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The Essential Things


Sacinandana Swami


In the Śrīmad-Bhāgavatam, Arjuna has the painful task of delivering the message of Kṛṣṇa’s disappearance to Yudhiṣṭhira. In this conversation, Arjuna says, “O King! The Supreme Personality of Godhead Hari, who treated me exactly like an intimate friend, has left me alone. Thus my astounding power, which astonished even the demigods, is no longer with me.” (1.15.5)


Śrīla Prabhupāda comments: “The power and energy which were bestowed upon Arjuna were required for fulfillment of the mission of the Lord, but when His mission was fulfilled, the emergency powers were withdrawn from Arjuna because the astounding powers of Arjuna, which were astonishing even to the denizens of heaven, were no longer required, and they were not meant for going back home, back to Godhead.”


Arjuna’s power and energy was given to him by Kṛṣṇa, and also taken away from him by Kṛṣṇa when he didn’t require them any longer. Similarly, whatever we are able to do is given to us by Kṛṣṇa. In the Bhagavad-gītā, Kṛṣṇa says He is the skill in everyone. Sometimes, Kṛṣṇa may withdraw a skill we were given. For example, I used to dance and sing for hours. I can’t do that anymore, I get out of breath and my voice cracks. A certain ability was given to me, and now it’s given to other, young devotees.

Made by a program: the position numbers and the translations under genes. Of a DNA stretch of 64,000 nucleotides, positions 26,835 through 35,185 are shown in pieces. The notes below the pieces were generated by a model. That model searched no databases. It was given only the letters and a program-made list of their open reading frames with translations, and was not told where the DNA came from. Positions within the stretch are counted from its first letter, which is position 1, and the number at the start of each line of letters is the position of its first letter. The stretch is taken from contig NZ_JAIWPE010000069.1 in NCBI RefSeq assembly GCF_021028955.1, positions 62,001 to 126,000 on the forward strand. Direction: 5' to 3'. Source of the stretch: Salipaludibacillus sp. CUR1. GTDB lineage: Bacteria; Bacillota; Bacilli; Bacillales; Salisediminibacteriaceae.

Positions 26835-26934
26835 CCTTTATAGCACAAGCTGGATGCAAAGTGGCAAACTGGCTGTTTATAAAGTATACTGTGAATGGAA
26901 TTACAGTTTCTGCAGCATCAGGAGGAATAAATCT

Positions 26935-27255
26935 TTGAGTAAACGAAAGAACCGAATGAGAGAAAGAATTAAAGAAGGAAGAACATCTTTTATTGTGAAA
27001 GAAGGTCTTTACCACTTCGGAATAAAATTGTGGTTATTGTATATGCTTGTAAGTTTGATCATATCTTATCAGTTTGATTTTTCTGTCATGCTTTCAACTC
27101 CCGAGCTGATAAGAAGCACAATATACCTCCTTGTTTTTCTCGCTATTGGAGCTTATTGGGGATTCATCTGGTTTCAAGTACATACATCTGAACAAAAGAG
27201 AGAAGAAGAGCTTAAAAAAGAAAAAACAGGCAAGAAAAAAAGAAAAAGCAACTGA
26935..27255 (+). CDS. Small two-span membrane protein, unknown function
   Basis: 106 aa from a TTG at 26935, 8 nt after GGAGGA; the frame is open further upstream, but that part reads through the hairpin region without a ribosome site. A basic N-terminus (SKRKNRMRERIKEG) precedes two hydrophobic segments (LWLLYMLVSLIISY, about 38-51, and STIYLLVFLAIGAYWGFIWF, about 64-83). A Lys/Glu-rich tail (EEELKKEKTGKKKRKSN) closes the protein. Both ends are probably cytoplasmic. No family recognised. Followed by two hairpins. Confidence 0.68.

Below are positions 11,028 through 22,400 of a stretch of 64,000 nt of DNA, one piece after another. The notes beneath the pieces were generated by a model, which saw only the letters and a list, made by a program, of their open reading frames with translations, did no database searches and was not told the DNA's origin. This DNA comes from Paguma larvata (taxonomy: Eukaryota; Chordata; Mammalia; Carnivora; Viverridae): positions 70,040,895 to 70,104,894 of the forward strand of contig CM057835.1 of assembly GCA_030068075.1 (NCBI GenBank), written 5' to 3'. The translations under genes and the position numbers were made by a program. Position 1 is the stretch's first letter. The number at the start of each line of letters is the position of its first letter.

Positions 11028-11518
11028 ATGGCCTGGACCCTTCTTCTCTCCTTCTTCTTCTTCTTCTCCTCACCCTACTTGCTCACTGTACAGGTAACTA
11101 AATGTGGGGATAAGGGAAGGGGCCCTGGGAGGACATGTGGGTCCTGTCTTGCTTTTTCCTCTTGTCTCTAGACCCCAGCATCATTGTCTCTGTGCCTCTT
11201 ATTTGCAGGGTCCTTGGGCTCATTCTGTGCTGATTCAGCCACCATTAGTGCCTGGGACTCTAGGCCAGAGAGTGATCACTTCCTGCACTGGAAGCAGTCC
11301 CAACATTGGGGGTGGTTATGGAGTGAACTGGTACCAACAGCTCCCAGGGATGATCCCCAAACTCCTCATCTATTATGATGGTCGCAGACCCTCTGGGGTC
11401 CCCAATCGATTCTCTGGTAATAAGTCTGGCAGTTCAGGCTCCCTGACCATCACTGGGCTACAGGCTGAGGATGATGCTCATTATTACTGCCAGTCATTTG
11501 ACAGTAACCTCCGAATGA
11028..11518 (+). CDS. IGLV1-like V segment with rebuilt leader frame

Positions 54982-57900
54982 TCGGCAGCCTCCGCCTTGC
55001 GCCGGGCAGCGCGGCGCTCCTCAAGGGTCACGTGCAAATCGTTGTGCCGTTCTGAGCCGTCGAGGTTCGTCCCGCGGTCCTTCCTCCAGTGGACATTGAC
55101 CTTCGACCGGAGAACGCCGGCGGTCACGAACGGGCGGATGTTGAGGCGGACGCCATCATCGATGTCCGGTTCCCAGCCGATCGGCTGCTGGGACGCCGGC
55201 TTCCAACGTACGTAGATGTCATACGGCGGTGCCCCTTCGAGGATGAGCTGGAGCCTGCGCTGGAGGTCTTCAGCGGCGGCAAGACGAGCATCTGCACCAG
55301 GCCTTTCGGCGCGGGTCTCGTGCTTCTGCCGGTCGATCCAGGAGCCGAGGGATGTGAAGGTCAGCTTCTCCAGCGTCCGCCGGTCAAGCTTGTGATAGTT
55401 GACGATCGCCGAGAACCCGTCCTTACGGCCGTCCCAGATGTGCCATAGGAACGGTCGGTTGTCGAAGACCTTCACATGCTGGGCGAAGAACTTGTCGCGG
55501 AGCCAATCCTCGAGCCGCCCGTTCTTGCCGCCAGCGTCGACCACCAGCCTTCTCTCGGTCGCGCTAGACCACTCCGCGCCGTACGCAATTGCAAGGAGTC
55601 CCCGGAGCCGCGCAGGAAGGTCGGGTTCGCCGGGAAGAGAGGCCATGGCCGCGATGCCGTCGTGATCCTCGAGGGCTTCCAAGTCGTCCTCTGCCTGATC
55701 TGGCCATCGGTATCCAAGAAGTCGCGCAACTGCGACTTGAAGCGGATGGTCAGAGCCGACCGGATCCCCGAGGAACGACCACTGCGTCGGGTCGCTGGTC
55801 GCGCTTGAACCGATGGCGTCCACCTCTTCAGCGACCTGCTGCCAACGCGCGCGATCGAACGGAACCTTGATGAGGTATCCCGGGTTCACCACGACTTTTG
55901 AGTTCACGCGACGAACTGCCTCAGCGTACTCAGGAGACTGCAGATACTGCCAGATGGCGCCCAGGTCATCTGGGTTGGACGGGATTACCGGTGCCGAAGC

Kṛṣṇa gives skills, and He takes them away. For a materialist, this is very disturbing. Losing skills is the worst nightmare for a materialist. When my father got older and was replaced as the director of the German railway, he was totally struck down. He had nightmares of the new director meeting with his old team: when he tried to join them, everyone laughed at him and as he looked down, he saw he was naked.


How do you respond, when you see that a service you used to do is done by someone else? What if that person is perhaps even doing it better than you ever did? Is this a cause of distress for you? Should it be? Reflect on the profound point Śrīla Prabhupāda makes in his purport to the above: Arjuna had powers that were astonishing even to the demigods, but “they were not meant for going back home, back to Godhead.”


All of our abilities are given to us by Kṛṣṇa: our knowledge, our ability to sing kirtan, manage projects, distribute many books or collect a lot of money, etc. Someone may be very intelligent, someone may be very austere and sense controlled – all these skills and powers will be taken away, when they’re no longer required. BUT these abilities are not meant to take us back to Godhead.


What takes you back to Godhead is your love, not your position. What brings you back to Kṛṣṇa are the things that will never be taken away. Kṛṣṇa might take away your health or ability to remember many verses or new names, but He will never take away your bead bag or the Śrīmad-Bhāgavatam. These are the most important things, my dear devotees!